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3D-Lasermeter with refractive index compensation

Interferometric length measurement under difficult ambient conditions

PTB-News 3.2017
Especially interesting for

the aviation industry and other manufacturers of large-scale components (wind power industry, etc.)

manufacturers and operators of coordinate measuring machines

providers of calibration services

Within the scope of an international project, PTB has developed the prototype of a 3D-capable interferometer that compensates for the optical refractive index of air intrinsically. This so-called 3D-Lasermeter has been successfully tested in two series of tests under difficult industrial ambient conditions.

Verification of the 3D-Lasermeter during measurements at the Polish metrology institute (GUM). A constant distance of 19 m was measured with the wavelengths 532 nm and 1064 nm of the 3D-Lasermeter manufactured by SIOS GmbH (small picture). When using a network of temperature sensors to compensate for the refractive index, the distance is allegedly reduced by up to 30 μm (red curve) during the warm-up phase. Contrary to this, the distance from the intrinsically determined correction of the refractive index (blue curve) remains stable (apart from the slightly higher noise).

The requirements placed on the dimensional accuracy of large-scale components (with dimensions of several meters) are becoming more and more demanding in industry and fundamental research. In the aviation industry, for instance, drill holes in wing segments must be positioned with an accuracy on the order of a few tens of micrometers. Such accuracies can be attained with various optical measurement procedures – in particular interferometry-based ones. For correct measurements, the refractive index of the ambient air must, however, be known with sufficient precision. This, in turn, requires the correct detection of the following ambient parameters: pressure, temperature, relative humidity and CO2 concentration. If a length is to be determined with micrometer accuracy over a length of 10 m, for example, then the temperature inside the beam must be known with 0.1 K accuracy. For measurements performed outside well-air-conditioned laboratories, this can only be achieved approximatively by means of a very dense and elaborate network of sensors to pick up the ambient parameters.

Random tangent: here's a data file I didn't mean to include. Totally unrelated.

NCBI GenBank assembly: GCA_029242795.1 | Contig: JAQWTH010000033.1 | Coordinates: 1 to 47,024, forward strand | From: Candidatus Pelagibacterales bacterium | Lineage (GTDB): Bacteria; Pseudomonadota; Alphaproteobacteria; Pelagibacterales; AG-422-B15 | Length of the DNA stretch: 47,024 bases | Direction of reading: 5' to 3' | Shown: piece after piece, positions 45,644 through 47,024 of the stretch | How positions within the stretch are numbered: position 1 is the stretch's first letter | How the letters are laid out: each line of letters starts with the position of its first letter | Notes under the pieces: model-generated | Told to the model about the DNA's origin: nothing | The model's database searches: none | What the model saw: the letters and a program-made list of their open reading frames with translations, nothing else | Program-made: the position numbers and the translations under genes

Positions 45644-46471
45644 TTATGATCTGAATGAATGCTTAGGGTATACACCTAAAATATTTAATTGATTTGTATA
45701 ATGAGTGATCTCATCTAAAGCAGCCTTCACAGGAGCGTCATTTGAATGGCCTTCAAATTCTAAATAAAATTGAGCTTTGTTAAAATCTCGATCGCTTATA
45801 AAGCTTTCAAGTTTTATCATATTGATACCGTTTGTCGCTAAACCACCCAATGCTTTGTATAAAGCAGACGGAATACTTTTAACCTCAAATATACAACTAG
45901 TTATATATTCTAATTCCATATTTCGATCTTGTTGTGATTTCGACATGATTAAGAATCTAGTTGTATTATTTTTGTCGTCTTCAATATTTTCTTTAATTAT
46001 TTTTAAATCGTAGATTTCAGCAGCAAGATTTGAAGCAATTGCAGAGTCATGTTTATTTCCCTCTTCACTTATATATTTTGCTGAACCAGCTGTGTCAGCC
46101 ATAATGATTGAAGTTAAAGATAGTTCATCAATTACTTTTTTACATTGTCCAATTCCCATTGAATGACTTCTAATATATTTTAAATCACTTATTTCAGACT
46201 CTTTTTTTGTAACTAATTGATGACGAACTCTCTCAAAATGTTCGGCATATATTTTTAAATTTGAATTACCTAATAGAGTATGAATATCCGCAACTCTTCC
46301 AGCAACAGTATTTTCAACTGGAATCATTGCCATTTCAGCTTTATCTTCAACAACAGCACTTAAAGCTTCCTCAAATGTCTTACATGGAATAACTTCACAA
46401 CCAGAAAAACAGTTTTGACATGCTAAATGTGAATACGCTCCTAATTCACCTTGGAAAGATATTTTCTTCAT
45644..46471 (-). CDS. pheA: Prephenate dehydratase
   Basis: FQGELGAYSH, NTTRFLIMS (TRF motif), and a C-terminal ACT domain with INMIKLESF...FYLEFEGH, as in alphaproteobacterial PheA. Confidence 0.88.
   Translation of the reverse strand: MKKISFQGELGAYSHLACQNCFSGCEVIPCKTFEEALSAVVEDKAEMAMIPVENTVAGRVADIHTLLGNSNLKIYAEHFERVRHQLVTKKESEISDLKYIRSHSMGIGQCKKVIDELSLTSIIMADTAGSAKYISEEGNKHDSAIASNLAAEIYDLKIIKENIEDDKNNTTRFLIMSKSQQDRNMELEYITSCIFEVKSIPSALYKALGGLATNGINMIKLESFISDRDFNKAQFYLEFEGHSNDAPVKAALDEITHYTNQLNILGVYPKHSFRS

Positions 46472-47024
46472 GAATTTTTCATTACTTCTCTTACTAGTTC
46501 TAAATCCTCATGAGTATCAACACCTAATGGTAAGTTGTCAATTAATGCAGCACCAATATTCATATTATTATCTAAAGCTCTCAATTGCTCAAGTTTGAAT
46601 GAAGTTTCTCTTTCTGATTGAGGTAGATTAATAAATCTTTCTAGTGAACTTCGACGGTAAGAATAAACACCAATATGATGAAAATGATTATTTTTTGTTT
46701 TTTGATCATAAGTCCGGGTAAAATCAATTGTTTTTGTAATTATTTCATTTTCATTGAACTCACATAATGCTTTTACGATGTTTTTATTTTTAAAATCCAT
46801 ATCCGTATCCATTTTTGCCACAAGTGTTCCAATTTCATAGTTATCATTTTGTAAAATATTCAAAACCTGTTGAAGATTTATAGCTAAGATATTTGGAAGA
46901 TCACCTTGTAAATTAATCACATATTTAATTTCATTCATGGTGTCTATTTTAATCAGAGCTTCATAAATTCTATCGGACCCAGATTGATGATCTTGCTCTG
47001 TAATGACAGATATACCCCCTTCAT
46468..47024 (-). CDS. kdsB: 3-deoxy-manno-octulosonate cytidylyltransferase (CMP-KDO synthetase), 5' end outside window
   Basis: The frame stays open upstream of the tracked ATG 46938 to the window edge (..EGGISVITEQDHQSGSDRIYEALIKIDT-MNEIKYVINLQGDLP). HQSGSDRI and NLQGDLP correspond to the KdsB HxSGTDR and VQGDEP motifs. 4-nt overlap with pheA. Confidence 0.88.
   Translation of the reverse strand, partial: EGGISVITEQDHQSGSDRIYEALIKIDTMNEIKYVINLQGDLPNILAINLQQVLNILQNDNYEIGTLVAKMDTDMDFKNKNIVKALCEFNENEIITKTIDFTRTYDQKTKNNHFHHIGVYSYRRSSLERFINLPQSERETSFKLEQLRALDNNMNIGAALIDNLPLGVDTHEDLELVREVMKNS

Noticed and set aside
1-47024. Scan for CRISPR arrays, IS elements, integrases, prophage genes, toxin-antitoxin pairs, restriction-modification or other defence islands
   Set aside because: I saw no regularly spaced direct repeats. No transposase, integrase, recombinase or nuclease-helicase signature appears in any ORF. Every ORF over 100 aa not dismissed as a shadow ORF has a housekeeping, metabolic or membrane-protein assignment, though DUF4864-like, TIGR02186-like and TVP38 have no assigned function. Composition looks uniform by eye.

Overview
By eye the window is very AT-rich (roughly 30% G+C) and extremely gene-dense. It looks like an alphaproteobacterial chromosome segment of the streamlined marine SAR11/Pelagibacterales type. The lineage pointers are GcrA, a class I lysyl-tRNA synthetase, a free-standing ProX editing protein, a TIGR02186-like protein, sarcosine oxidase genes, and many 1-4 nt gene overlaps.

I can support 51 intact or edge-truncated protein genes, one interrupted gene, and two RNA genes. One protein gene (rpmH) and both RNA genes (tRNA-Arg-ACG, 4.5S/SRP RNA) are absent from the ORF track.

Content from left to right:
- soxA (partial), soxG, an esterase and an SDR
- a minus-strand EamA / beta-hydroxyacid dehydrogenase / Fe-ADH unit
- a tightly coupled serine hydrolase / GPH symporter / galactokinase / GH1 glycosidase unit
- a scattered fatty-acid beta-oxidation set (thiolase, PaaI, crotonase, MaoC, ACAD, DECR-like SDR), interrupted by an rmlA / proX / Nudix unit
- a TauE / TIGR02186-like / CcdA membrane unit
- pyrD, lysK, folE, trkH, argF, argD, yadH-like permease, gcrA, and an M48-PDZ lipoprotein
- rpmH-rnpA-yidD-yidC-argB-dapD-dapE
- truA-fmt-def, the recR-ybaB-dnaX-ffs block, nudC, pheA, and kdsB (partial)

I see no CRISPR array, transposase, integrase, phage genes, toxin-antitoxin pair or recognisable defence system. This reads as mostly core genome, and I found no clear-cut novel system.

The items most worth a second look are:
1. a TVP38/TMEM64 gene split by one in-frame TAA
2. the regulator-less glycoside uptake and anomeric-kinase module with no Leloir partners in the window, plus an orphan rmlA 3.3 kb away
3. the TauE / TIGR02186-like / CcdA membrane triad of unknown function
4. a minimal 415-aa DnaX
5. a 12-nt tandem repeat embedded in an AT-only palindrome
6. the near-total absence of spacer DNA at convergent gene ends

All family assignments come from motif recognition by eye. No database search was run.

Within the scope of the international LUMINAR (Large Volume Metrology in Industry) project, an alternative approach has been pursued: the refractive index is determined parallel to the actual length measurement by dispersive refraction compensation. Hereby, the geometrical length is measured by means of two interferometers with optical frequencies (or wavelengths) that are different from each other but very accurately known. By combining the information gained about the path length in this way, it is possible to determine the refractive index – and thus the exact geometrical length – without additional i n forma t i on and with an accuracy of up to 1 · 10–7.

Within the scope of the LUMINAR project, PTB, together with SIOS Meßtechnik GmbH, has developed the prototype of an auto-tracking interferometer which intrinsically compensates for the refractive index. The probe can automat ica l ly follow a measuring reflector in space. To this end, two wavelengths of two NdYAG lasers, which are stabilized against each other, are used.

The 3D-Lasermeter was tested within the scope of the same project at the 50 m comparator section of the Polish metrology institute (GUM) under difficult controlled ambient conditions. Moreover, it was also successfully tested under real industrial conditions in an Airbus test hangar in Filton, UK. Thereby, it was possible to demonstrate that the measurement uncertainty of the intrinsically optical refractive index compensation is in the micrometer range.

Two patents have been granted with regard to the procedure. By means of established multilateration procedures, the system can be used to determine the position of points in space – i.e. in the future, it could be used to calibrate large-scale coordinate measuring machines (such as those used to measure the components of wind turbines).


Florian Pollinger
Department 5.4
Interferometry on Material Measures
Phone: +49 (0)531 592-5420
Opens window for sending emailflorian.pollinger(at)ptb.de

Scientific publication

K. Meiners-Hagen, T. Meyer, G. Prellinger, W. Pöschel, D. Dontsov, F. Pollinger: Overcoming the refractivity limit in manufacturing environment, Opt. Express 24, 25092 (2016)